The simple answer to this question would be no. The Chinese government is not banning all religious worship or introducing regulations that ensures any religious worship takes place in the privacy of residents’ homes. Thus, some religious worship is still allowed. However, the government’s restrictions mean that all religions must promote and adhere to Communist Party Governmental doctrines and those that don’t risk facing consequences. As a result, whilst religious worship is allowed, such religious worship must be compatible with governmental values.


In conclusion, it is clear that China’s persecution of Christians and other religious groups is extreme and has resulted in the State being the new hotbed of Christian persecution. It remains to be seen how far China will go in restricting religious worship and if this will in fact lead to China becoming a secular nation but at this current moment in time State compatible religious worship is the only religious worship that is allowed in China.

Layla Moan

Feature Writer

Asia

SOURCES

[1] Lucy Middleton, ‘Inside China’s Re-education Camps Where Women are Raped and Sterilised’ (Metro, 8 oct 2019) < https://metro.co.uk/2019/10/08/inside-chinas-re-education-camps-women-raped-sterilised-10879874/ > accessed 5 Apr 2020 [2] ‘South and East Asia Now the Hotbed of Christian Persecution, Report Finds’ (The Catholic World Report, 25 oct 2019) < https://www.catholicworldreport.com/2019/10/25/south-and-east-asia-now-the-hotbed-of-christian-persecution-report-finds/ > accessed 29 Mar 2020 [3] Harriet Sherwood, ‘One in Three Christians Face Persecution in Asia, Report Finds’ (The Guardian, 16 jan 2019) < https://www.theguardian.com/world/2019/jan/16/one-in-three-christians-face-persecution-in-asia-report-finds > accessed 29 Mar 2020 [4] Lily Kuo, ‘In China, They’re Closing Churches, Jailing Pastors- and even rewriting scripture’ (The Guardian, 13 jan 2019) < https://www.theguardian.com/world/2019/jan/13/china-christians-religious-persecution-translation-bible > accessed 29 Mar 2020 [5] Charlie Moloney, ‘Christianity Crackdown: Government Destroys 7000 crosses and Burns Bibles’ (Express, 17 sep 2018) < https://www.express.co.uk/news/world/1018337/Christianity-persecution-china-news-international-christian-concern > accessed 22 Mar 2020 [6] Ibid [7] Michael Brown, ‘The Brutal Truth About Persecution of Christians in China’ (Townhall, 23 sep 2018) <https://townhall.com/columnists/michaelbrown/2018/09/23/the-brutal-truth-about-persecution-of-christians-in-china-n2520938 > accessed 22 Mar 2020 [8] Reggie Littlejohn, ‘China’s New Law: Christian Persecution Worst Since Mao’s Cultural Revolution’ (WND, 1 oct 2019) < https://www.wnd.com/2019/10/chinas-new-law-christian-persecution-worst-since-maos-cultural-revolution/ > accessed 22 Mar 2020 and John Sudworth, ‘Why Many Christians in China Have Turned to Underground Churches’ (BBC, 26 Mar 2016) <https://www.bbc.co.uk/news/world-asia-china-35900242 > accessed 29 Mar 2020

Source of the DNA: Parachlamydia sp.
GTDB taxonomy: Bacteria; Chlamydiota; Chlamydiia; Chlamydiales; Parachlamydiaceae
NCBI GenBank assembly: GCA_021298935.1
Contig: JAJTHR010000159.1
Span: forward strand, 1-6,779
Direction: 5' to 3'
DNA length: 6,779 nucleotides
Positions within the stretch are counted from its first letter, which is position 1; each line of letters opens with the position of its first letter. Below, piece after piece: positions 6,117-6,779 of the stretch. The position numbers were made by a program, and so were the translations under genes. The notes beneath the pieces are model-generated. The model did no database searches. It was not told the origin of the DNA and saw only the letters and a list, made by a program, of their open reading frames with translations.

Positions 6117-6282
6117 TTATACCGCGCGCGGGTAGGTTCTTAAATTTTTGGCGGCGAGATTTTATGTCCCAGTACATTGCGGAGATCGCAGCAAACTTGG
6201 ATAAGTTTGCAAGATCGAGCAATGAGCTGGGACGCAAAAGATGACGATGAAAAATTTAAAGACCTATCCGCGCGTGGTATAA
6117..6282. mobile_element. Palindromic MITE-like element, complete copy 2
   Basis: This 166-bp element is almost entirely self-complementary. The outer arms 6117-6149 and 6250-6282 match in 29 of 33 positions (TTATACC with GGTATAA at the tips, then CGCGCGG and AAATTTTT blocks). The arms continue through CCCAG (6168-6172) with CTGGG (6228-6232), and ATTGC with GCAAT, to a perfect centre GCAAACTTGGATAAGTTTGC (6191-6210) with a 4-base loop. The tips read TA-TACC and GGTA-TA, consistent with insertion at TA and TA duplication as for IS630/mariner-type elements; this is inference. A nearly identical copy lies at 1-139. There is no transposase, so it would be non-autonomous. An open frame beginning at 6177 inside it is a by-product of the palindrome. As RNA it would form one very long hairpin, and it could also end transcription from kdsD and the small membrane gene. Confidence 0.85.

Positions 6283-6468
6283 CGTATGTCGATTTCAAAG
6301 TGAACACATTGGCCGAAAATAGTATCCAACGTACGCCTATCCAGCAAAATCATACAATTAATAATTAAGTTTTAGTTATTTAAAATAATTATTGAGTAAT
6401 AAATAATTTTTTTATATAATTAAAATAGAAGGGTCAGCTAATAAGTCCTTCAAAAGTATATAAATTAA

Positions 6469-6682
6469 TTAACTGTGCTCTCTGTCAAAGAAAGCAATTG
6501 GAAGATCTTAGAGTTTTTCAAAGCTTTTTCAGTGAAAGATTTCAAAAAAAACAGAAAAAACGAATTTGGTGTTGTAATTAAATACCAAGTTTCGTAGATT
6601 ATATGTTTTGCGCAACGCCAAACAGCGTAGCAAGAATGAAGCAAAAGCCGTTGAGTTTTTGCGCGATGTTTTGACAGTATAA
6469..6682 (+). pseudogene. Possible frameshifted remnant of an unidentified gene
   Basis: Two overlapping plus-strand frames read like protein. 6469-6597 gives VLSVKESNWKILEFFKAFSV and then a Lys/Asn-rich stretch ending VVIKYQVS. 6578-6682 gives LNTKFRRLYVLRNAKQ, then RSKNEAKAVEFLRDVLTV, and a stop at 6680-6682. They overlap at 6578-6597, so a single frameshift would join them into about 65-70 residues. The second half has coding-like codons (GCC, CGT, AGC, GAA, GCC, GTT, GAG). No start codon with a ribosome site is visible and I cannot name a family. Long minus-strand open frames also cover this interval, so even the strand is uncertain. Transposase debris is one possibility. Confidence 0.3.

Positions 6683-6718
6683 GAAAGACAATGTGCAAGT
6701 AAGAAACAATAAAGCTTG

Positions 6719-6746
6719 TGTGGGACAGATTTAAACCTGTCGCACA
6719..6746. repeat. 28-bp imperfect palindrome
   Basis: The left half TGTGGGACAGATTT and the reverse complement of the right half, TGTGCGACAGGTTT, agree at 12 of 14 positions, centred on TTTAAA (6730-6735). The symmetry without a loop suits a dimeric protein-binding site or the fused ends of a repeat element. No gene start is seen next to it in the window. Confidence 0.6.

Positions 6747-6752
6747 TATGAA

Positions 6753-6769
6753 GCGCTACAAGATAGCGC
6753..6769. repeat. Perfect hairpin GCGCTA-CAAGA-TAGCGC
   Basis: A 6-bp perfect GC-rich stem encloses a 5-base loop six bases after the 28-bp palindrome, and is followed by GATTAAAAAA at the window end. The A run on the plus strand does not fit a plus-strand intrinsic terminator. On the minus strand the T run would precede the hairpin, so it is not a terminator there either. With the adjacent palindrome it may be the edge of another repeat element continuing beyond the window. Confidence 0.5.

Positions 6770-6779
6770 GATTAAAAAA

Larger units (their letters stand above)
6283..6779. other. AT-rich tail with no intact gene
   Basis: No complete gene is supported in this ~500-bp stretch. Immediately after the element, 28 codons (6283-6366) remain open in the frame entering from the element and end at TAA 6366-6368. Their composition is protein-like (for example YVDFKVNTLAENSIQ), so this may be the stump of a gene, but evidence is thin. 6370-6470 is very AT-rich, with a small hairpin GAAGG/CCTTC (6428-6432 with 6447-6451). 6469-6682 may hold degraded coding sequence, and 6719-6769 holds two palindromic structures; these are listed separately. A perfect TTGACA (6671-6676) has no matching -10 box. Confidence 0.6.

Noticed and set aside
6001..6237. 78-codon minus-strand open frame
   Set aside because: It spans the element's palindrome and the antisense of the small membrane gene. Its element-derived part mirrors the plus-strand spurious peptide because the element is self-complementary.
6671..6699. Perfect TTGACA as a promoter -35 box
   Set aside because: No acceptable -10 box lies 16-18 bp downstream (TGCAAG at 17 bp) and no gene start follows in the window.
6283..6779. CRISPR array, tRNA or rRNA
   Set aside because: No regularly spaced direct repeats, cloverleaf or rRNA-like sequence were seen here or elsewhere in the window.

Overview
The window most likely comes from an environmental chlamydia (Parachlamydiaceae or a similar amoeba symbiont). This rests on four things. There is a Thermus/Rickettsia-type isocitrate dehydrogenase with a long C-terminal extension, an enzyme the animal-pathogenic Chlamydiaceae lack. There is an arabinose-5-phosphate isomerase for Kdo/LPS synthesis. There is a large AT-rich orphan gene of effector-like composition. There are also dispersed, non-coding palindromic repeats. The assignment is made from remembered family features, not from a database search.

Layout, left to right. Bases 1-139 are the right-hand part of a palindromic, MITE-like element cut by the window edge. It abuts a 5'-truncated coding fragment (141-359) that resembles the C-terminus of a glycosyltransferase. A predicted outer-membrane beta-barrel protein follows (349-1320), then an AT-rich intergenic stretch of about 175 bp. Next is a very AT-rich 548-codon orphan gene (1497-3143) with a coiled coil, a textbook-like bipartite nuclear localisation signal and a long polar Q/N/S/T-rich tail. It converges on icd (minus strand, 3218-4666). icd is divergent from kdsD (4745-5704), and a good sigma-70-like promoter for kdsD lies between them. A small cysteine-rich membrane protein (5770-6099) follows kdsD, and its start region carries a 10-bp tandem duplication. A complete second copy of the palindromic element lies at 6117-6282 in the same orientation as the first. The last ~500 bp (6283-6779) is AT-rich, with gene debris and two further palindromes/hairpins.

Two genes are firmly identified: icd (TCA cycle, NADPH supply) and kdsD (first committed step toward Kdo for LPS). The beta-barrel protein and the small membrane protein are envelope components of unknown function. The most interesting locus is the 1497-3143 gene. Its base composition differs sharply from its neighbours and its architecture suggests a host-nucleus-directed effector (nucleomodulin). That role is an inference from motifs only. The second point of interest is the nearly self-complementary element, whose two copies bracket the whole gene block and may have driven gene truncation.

[hj1]Just a quick reminder – all footnote numberings should come after the punctuation. Please edit all the rest accordingly as well J Check out this helpful guide if you want more info: http://www.bristol.ac.uk/arts/exercises/referencing/referencing%20skills/page_07.htm

37 views0 comments

Recent Posts

See All

Mass Atrocities in Myanmar

By (...) Human rights violations in Myanmar have risen detrimentally after the military coup seized power from the democratically elected government of Aung San Suu Kyi on February 1, 2021. The coup d

Comments


bottom of page